Summertime and the living is easy. Or is it? Amidst the fun, swimming, overnight outings, out of town company, etc., life still goes on. Despite the season, there is still shopping, work, bills to pay, problems to solve and, oh yes, more time for sibling rivalry and fighting.
For most families, sibling rivalry is not a small problem for parents or children. If you are a sibling, you probably still remember childhood interactions and events that impact you today. Ray Barone and his brother, Robert, on the popular television show, Everybody Loves Raymond, exemplify how being cast into roles early on in life endure into adulthood impacting one’s self-esteem, relationships and worldview. Raymond, the youngest and favored child, is smothered with love but feels an overwhelming responsibility to please others and to be liked. Robert, feeling neglected and inferior, perceives himself as unlucky in love and is the quintessential victim. In each episode we are given a humorous scenario depicting how these loveable adults play out the roles that were assigned to them as children.
Regardless of your upbringing, sibling conflict and rivalry is inevitable. The fighting and bickering is part of the process of learning how to navigate through the world of relationships. With the careful guidance of understanding and well-informed adults, children can learn conflict resolution skills, empathy, and the positive nature of compromise via disputes. Unfortunately, most of us did not have parents that modeled effective interventions or strategies for reframing the chaos of sibling rivalry into learning opportunities. So, what is a parent to do?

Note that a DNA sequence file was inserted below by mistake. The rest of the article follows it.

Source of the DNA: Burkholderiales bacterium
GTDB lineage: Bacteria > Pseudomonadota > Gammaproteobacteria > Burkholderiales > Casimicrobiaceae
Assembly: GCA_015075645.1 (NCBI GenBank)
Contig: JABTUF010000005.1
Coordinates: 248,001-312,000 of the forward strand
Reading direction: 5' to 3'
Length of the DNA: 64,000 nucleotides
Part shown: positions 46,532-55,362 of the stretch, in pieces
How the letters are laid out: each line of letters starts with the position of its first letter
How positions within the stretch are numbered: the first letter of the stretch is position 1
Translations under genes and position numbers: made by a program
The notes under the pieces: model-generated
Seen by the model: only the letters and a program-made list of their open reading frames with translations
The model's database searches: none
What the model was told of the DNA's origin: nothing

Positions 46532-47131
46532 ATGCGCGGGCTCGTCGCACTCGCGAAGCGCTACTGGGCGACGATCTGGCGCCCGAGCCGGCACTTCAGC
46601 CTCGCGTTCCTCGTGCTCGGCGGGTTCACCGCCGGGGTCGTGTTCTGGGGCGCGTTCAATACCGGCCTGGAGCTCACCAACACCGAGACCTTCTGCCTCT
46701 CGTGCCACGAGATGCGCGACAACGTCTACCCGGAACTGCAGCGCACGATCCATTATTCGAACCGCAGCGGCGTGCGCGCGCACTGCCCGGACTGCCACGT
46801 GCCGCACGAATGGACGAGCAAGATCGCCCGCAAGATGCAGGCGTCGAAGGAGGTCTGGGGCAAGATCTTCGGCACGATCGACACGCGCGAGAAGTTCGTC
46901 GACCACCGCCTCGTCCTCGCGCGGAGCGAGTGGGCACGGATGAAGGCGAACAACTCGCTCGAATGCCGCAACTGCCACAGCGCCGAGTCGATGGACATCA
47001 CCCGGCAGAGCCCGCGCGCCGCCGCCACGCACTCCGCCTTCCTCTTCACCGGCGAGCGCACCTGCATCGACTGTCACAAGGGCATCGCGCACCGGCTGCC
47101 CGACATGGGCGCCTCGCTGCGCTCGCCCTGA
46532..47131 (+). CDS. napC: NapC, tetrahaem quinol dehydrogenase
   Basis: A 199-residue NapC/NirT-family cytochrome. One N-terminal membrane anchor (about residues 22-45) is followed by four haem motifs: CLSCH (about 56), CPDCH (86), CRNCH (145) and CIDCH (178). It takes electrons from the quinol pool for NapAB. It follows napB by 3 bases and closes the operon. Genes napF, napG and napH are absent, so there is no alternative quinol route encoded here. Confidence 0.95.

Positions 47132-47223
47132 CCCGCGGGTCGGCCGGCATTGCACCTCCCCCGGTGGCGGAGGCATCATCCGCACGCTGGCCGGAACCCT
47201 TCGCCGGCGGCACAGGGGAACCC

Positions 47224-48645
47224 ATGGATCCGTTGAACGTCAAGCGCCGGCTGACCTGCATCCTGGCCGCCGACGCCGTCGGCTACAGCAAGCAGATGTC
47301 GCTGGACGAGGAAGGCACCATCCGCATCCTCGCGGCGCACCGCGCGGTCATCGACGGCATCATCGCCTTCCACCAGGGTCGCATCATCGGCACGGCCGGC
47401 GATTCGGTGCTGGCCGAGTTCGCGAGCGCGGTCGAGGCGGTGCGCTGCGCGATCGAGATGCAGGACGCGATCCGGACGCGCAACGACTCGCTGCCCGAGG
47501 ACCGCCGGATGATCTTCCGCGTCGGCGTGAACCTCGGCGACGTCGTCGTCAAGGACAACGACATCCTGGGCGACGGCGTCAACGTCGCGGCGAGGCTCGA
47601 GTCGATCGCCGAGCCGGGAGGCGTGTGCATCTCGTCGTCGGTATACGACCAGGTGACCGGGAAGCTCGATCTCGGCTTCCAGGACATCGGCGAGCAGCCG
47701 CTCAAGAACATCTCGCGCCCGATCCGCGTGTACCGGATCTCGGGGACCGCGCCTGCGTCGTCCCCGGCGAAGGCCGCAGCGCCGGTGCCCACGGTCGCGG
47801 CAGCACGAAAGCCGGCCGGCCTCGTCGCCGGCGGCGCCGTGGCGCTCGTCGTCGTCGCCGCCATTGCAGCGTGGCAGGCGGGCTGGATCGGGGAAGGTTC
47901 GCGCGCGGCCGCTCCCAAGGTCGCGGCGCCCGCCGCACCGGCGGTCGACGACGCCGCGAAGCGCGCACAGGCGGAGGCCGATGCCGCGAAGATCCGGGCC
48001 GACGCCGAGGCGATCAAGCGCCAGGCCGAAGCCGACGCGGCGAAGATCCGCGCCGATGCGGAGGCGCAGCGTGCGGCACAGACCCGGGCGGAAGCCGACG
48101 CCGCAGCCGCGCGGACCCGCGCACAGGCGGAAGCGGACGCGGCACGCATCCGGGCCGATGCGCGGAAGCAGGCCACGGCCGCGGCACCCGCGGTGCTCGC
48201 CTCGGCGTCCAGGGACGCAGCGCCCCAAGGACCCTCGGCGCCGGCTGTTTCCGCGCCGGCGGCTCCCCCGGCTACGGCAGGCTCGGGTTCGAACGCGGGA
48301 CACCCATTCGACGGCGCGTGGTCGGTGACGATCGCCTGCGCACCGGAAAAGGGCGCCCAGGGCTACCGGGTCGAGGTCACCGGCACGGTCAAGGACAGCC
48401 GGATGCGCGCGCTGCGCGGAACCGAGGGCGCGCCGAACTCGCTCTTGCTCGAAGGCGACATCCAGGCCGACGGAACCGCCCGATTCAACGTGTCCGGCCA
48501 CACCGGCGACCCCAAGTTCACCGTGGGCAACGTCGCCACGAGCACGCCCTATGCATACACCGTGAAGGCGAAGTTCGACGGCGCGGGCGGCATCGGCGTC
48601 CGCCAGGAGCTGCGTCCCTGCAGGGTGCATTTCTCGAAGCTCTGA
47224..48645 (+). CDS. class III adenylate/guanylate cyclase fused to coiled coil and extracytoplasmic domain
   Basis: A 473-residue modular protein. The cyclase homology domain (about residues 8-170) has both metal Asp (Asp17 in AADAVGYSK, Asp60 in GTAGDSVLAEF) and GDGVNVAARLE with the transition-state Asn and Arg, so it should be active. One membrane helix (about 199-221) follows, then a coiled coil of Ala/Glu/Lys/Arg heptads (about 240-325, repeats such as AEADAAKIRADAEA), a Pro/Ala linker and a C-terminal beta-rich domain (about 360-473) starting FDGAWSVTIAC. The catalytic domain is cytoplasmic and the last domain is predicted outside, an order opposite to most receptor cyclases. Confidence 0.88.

If you are encountering such issues, Siblings Without Rivalry, written by Adele Faber and Elaine Mazlish, will be an excellent summer read. Their immensely popular book provides you with many wonderful examples and strategies that reduce or eliminate sibling rivalry. (I can just hear some of you muttering, “whatever”, but give this book a try). The book fully addresses the following concepts:
• Brothers and sisters need to have their feelings about each other acknowledged.
• Children need to have their hurtful actions stopped.
• Children need to be shown how to discharge angry feelings in an acceptable manner.
• Children don’t need to be treated equally. They need to be treated uniquely.
• Let no one lock a child into a role be it overly positive or negative.
• Focus on your child’s strengths rather than their weaknesses
You will be happy to hear that Siblings Without Rivalry also offers step-by-step interventions when your kids fight. Many examples are given of helpful and unhelpful responses, as well as how to handle the fighting at various levels. For example, specific suggestions are given for normal bickering, when a situation is heating up, and when the fight is escalating to the point of becoming possibly dangerous.
Enjoy this book as well as your summer. I am sure if you have more than one child you will have many opportunities to practice the wonderful techniques offered in this fine book.
Wednesday, August 25, 2010
Labels: building self-esteem, parenting, sibling rivalry
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